Benjamin Holmes found guilty in 2001 murder of UCF student

‘It matched:’ DNA analyst links man to murder

ORLANDO, Fla. – Benjamin Holmes, the man on trial for the murder of UCF student Christine Franke, was found guilty of first-degree murder by a jury at the Orange County Courthouse on Tuesday evening.

A state crime lab analyst previously testified Monday that DNA collected from Holmes in 2018 matched DNA evidence found on the body of Franke nearly 22 years ago.

Franke was found shot to death in her Orlando apartment in October 2001.

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Although there is no evidence Franke was sexually assaulted, investigators said they found semen stains on her body.

Over the next two decades, investigators compared that DNA to about 35 of Franke’s family members, friends, co-workers and other people of interest but could not find a match.

In 2018, detectives submitted the crime scene DNA to GedMatch, a genealogy database many use to research ancestors and locate distant relatives.

After genealogists identified about 100 relatives of the suspected killer, detectives took DNA samples from several family members until they determined Holmes was the most likely suspect.

In 2018, investigators obtained a warrant to collect a swab of DNA from Holmes’ mouth.

Florida Department of Law Enforcement crime lab analyst Laura Wenz compared Holmes’s DNA to the semen found at the crime scene in 2001.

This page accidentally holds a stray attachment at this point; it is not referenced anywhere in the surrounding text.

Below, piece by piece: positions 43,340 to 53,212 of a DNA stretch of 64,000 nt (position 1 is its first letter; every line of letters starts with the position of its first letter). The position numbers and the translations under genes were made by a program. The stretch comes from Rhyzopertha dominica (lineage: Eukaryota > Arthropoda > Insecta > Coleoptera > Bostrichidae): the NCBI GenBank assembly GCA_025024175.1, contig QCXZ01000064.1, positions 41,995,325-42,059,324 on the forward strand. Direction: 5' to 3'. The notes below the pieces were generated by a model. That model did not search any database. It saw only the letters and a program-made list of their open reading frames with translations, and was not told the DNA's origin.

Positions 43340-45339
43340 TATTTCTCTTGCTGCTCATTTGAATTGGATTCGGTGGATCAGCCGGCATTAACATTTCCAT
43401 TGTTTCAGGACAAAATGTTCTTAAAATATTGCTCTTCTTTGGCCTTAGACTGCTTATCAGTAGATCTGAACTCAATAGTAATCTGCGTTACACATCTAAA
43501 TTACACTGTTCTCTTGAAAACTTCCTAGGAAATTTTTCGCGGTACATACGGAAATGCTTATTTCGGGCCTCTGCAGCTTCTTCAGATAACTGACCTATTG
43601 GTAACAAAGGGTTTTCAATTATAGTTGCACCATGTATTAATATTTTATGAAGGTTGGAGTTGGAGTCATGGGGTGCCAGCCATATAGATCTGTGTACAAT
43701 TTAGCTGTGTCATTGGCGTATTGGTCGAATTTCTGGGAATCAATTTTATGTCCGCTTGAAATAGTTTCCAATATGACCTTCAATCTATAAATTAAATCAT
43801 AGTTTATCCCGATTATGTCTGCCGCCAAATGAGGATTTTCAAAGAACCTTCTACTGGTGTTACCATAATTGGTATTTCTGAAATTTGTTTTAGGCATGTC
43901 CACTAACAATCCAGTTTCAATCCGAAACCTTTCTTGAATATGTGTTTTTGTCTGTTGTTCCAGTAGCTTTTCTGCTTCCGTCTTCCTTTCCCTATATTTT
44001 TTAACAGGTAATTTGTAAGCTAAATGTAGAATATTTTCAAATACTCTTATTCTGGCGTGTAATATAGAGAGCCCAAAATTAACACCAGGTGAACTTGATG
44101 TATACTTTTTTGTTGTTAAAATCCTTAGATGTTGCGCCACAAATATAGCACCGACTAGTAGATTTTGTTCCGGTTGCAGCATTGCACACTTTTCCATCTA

“When I made the comparison, that DNA profile matched the DNA profile from Benjamin Lee Holmes,” Wenz told the jury.

Wenz testified that Holmes’ DNA matched semen samples that she originally tested in 2001, as well additional semen samples found on Franke’s body that were not analyzed until 2020.

No evidence has been presented at trial indicating Holmes knew Franke or lived near the victim.

The only evidence linking Holmes to Franke’s murder is DNA, according to trial testimony so far.

Holmes and his attorney have not disputed that Holmes’ DNA was found at the crime scene.

But the defense claims someone planted Holmes’ DNA on Franke’s body and staged the crime scene to frame Holmes for the murder. They have not yet explained how someone may have obtained Holmes’ body fluids.

“I do not know how the DNA got on the scene,” Wenz acknowledged under cross-examination by Holmes’s attorney, Jerry Girley.

“And in fact, this conclusion that you reached, it doesn’t say Mr. Holmes is guilty of committing a murder, does it?” Girley asked.

“No,” replied Wenz.

Testimony is scheduled to resume Tuesday.

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About the Author:

Emmy Award-winning investigative reporter Mike DeForest has been covering Central Florida news for more than two decades.